Quenbeyan's Mark Higgs during his comeback match on Saturday. Photo: Colleen Petch
QUEANBEYAN is well placed to take first-innings points in their two-day match against Weston Creek, but the wicket of Mark Higgs on the last ball of the day ensured the visitors finished on a high note at Freebody Oval, giving them a sniff of victory in the Douglas Cup match.
Weston Creek was bowled out for 134, with Queanbeyan 5-109 at stumps, with Chris Russo (34 runs) and Sam Taylor to resume their chase next Saturday.
''We're not quite there - we've got about 25 runs or so to get with five wickets in hand,'' Queanbeyan captain Aaron Ayre said.
''We'll be trying to knock them off, hopefully post a big total on the board and try and get some outright points as well, but we've got to get the six points first with a first-innings win.''
Queanbeyan's Josh Connolly was the standout performer with the bat, notching his half-century before a lapse in concentration led to his dismissal, stumped, for a well-compiled 50.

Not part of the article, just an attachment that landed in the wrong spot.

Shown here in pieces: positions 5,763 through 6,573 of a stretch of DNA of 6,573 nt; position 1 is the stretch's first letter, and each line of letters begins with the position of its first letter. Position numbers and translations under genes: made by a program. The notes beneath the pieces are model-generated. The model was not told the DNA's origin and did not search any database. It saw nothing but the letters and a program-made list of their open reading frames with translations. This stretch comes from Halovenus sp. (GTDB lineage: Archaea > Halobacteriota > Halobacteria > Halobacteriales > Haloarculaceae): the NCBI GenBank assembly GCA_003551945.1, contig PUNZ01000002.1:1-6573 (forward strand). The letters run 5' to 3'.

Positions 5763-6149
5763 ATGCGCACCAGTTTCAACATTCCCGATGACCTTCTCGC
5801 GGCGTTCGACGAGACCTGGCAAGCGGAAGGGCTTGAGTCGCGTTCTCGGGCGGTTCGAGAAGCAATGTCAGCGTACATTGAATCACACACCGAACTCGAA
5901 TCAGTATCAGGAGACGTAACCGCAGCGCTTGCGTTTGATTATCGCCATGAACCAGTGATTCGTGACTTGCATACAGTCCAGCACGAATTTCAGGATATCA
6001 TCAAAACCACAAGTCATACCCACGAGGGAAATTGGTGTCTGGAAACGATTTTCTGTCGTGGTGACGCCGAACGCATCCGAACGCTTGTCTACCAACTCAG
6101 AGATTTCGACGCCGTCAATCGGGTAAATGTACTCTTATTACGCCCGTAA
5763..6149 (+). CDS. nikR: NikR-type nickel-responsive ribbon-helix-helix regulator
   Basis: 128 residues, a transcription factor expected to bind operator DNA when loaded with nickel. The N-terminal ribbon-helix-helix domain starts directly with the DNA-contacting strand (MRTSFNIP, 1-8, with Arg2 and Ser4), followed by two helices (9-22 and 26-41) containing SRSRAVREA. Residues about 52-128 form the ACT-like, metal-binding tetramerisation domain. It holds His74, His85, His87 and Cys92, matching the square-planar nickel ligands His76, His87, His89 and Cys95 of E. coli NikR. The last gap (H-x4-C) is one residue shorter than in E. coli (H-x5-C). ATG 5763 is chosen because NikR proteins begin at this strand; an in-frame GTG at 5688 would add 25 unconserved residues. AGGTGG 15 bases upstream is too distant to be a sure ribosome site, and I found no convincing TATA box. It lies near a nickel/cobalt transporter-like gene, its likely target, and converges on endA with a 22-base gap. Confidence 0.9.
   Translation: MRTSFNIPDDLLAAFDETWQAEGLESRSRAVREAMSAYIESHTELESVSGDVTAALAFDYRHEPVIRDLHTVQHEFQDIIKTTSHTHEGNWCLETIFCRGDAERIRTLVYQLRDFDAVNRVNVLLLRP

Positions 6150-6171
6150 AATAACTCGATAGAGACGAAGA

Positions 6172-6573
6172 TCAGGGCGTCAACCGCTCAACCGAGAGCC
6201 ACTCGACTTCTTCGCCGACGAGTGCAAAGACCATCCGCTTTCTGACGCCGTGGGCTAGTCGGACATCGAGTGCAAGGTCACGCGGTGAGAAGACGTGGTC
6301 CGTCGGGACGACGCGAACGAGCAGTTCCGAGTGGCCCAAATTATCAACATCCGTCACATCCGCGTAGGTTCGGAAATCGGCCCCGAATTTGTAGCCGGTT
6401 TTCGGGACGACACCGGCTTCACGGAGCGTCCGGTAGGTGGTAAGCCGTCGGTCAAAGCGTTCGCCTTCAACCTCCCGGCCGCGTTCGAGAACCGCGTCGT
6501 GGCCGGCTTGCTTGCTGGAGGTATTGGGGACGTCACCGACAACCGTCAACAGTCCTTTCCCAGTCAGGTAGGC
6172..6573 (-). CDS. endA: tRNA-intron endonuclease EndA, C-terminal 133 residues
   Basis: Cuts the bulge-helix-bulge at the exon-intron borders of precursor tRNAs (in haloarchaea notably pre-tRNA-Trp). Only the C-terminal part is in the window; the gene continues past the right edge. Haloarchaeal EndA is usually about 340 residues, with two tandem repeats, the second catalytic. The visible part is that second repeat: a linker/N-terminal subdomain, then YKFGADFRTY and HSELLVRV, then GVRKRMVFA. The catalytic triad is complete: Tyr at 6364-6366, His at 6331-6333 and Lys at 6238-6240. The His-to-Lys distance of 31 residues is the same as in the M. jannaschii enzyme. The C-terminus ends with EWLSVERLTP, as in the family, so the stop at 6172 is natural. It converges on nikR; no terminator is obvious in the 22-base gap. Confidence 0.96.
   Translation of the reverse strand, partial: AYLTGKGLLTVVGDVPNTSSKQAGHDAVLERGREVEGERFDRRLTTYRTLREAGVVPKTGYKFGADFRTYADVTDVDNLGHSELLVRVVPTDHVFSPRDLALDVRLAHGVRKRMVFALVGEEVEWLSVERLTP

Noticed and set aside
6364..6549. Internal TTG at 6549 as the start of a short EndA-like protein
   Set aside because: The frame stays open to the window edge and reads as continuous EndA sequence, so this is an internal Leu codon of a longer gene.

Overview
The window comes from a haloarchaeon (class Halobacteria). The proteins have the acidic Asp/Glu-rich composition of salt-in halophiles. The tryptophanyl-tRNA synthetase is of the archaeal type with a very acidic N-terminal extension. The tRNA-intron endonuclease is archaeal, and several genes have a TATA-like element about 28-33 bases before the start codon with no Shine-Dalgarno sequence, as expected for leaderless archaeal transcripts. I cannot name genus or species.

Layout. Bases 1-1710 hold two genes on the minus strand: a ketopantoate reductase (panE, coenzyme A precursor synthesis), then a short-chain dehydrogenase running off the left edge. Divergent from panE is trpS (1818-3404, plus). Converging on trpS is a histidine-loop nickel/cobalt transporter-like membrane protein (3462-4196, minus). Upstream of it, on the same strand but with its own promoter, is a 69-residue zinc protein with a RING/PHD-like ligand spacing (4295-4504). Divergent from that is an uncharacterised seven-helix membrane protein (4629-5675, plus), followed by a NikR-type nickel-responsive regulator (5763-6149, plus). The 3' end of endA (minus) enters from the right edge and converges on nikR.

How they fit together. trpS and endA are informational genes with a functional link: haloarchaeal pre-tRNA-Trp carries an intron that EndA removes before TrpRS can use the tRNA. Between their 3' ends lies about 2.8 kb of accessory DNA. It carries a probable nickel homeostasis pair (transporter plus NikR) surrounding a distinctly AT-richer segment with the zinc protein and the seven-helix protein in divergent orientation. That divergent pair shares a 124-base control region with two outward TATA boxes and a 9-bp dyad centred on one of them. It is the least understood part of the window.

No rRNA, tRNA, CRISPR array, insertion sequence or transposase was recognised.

Ayre was pleased with his side's earlier performance with the ball, saying ''it was the best we've bowled so far,'' with Higgs claiming 3-15 and Vele Dukoski 4-19 on the soft wicket.
At Kingston Oval, Tuggeranong claimed the first-innings points, dismissing Eastlake for 94 runs in the morning, Luke Ryan claiming five of those wickets on a ''pretty bowler-friendly wicket''.
The visitors just managed to surpass that total, all out for 100, with Eastlake sitting on 1-31 at stumps in their second innings.
''Very happy to get the points today,'' Tuggeranong captain Michael Wescombe said.
''We could have done a bit better with the bat, the wicket had flattened out a little to what Eastlake batted on first, [so] we're just happy to get them early again next week and hopefully push for an outright.''
At Kippax, Western District/University of Canberra finished in control over Ginninderra.
Wests declared at 9-281, Matthew Condon top-scoring with 58, while four others scored more than 30.
Ginninderra were 1-17 after six overs when stumps were called.